Fourth of July: Celebrating Patriotism in Sports

Tomorrow, on a day known as Independence Day, Americans celebrate in a wide variety of ways. Wisconsinites, such as myself, typically attempt to enjoy this nice summer day by taking out the lawn chairs, lathering on the SPF 90, and attempting not to burn. Others hold family reunions in the backyard or even might try their hand at whipping up one of Chef Jerry Garcia’s tailgate tips. Whether or not you’re tossing around the pigskin with family and friends in the backyard, the connections between July 4th and the world of sports are ever-present. It’s hard to smell hotdogs on the grill on the 4th and not be reminded of the ballpark. Similarly, driving by miniature American flags stuck into the freshly-mowed lawns of suburban households maybe takes you back to that memory of attending a game and watching fighter jets do a fly-by.

There have been many athletes and sports moments that show us the great ties between patriotism and athletics. Few things send shivers down my spine quite like listening to Blackhawks fans go absolutely bonkers every time Jim Cornelison sings the National Anthem.

It’s nearly impossible to imagine a more dramatic moment for New Yorkers as a whole than when Mike Piazza hit a home run in the bottom of the 8th inning for the Mets in the first game played at Shea Stadium after the 9/11 attacks.

Lastly, despite his Dominican Republican roots, David Ortiz’s friendly reminder about whose city it actually is was a moment that Fenway Faithfuls truly needed following the events in Boston that April.

While these moments have great worth to Americans and sports fans alike, some of the individuals that have entertained us throughout the years are the true heroes. On a day where we remember how great of a country we live in, make sure to appreciate some of our finest athletes and what they’ve done for our nation.

Ted Williams – Boston Red Sox, Left Fielder

He put together what is widely known as the best rookie season of all time by hitting .327 with 31 home runs and 145 RBIs. I could write an entire article about his many accolades and the size of his trophy case. But, what really matters is that, just months after his 1941 season, in which he batted .406 (!!), he was drafted into the military for World War II. Since his mother was completely dependent on him, his deployment was deferred until after the 1942 season, so he was able to play the next season. But, the next three years after that, arguably during the peak of his career, he spent his time in the military’s active duty. He returned to the military seven years later to fight in the Korean War as a pilot. Williams racked up many nicknames throughout his life such as “The Kid” and “The Greatest Hitter Who Ever Lived;” However, none of those monikers holds nearly as much value as being called a US Marine.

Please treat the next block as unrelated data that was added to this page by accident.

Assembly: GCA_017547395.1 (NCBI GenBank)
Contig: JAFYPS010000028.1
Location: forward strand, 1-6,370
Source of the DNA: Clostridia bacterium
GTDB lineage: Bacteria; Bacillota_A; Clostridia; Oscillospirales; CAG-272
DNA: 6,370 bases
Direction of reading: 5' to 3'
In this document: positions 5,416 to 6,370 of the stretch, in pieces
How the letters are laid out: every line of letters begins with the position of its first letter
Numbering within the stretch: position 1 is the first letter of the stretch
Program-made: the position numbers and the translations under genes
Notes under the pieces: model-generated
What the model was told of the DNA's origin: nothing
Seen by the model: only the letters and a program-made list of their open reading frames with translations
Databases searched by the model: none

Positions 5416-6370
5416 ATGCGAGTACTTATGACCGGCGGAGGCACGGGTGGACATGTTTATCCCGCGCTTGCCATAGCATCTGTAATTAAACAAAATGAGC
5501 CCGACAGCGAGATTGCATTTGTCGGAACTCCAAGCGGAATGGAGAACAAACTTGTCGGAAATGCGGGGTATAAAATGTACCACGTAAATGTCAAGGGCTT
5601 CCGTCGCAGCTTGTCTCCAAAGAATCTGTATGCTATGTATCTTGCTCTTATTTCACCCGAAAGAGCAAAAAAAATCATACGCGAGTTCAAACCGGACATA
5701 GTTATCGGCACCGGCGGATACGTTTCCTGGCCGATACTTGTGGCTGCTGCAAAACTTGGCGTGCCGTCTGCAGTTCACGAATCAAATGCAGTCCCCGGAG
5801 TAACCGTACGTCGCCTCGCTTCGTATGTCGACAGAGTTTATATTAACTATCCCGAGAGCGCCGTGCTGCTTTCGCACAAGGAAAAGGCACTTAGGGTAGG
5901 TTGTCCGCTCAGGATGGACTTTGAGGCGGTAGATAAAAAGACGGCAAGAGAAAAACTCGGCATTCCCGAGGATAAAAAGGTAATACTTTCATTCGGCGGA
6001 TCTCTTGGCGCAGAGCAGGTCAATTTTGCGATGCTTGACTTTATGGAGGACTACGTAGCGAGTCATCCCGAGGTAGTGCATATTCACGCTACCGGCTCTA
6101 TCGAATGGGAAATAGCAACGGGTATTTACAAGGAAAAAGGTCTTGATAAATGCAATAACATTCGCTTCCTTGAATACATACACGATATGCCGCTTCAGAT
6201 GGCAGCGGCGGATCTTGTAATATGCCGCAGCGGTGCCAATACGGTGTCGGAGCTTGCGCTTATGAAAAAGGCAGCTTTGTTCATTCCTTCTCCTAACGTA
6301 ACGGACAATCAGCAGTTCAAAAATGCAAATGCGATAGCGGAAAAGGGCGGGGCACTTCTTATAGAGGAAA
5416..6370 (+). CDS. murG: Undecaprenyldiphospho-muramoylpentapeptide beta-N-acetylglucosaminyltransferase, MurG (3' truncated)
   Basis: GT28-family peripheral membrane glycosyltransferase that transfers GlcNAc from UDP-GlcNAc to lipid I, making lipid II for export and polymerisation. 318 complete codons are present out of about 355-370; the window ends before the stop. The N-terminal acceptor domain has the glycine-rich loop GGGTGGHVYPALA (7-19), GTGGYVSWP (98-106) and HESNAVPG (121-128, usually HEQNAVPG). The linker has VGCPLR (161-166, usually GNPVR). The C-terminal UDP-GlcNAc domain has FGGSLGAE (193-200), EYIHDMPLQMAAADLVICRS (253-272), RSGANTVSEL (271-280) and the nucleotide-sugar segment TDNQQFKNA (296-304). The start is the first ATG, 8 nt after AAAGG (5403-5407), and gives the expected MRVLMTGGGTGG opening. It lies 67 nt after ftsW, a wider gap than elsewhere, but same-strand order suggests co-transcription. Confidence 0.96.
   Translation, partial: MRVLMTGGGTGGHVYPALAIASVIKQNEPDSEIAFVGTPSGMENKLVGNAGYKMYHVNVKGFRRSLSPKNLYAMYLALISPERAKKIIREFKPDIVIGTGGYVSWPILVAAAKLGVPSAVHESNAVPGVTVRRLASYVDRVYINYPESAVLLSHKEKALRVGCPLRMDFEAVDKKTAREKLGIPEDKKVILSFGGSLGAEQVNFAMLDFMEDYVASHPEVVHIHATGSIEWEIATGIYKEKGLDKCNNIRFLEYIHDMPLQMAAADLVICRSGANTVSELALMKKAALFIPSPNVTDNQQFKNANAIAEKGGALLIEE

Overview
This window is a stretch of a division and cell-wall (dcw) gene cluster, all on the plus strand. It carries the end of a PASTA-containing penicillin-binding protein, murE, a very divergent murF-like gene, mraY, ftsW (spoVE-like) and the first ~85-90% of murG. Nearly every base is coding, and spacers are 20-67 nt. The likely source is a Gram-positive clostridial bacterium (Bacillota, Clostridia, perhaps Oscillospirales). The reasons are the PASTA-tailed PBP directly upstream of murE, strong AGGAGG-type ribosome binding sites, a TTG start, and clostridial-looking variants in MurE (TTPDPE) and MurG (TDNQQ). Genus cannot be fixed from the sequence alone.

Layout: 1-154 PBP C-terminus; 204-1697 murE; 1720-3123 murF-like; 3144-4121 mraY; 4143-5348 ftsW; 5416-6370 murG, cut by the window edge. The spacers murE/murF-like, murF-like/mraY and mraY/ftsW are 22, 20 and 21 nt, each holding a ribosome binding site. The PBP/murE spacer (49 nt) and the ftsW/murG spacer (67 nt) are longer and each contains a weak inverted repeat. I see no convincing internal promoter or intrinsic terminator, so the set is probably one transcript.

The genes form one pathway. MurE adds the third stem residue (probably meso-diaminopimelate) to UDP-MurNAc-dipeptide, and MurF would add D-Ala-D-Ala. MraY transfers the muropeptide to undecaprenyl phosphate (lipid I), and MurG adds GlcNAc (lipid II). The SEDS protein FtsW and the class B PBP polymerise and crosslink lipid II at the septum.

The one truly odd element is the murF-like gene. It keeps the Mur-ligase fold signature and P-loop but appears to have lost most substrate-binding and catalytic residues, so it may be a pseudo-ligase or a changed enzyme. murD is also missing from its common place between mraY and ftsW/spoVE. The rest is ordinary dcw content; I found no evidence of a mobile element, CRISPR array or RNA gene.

Ahmard Hall – Tennessee Titans, Full Back 

Not only is Ahmard Hall partially responsible for teammate Chris Johnson’s 2,000 rushing yard season, but he is also an Army Veteran. Hall went straight from high school to the Marine Corps, where he served in Afghanistan as a field radio operator. He eventually worked his way up to sergeant in the military ranks before walking on at the University of Texas before playing for the Titans. Simply put, Hall was a protector not only of Johnson, but the American people.

Bobby Jones – Golf

Bobby Jones goes down as one of the best golfers of all-time. He completed the 1930 Grand Slam (pre-Masters era) where he won The Amateur Championship, The Open Championship, U.S. Open, and U.S. Amateur competitions all in the same year. Upon retiring from the sport, Jones bought land in Georgia which eventually became known as Augusta National Golf Club where the Masters Tournament has been played every year since 1934 but three. Jones is also widely known for his service in World War II as an officer in the Air Force. He eventually became an interrogator of POW’s in Normandy, France. Oddly enough, Jones allowed cattle grazing on Augusta’s land during the war.

J.J. Watt – Houston Texans, Defensive End

For many reading this article, you’re probably well-versed on this former Badger’s commitment to his community off the field. His father is a firefighter and his grandfather is a veteran of the Korean War. Watt has attended a funeral in Texas for Navy SEALs who died in the war in Afghanistan, and he gives 20 tickets to children and families of the military to every Houston Texans home game. The list just goes on and on for this guy. For crying out loud, his sack celebration dance is even a salute.

And then there’s Jonny Gomes:

There are many, many more athletes that have fought in wars and paid homage to their country throughout the years. Countless individuals were drafted in the early 1900s that made huge sacrifices to their family, teams, and country along the way.

God Bless America.

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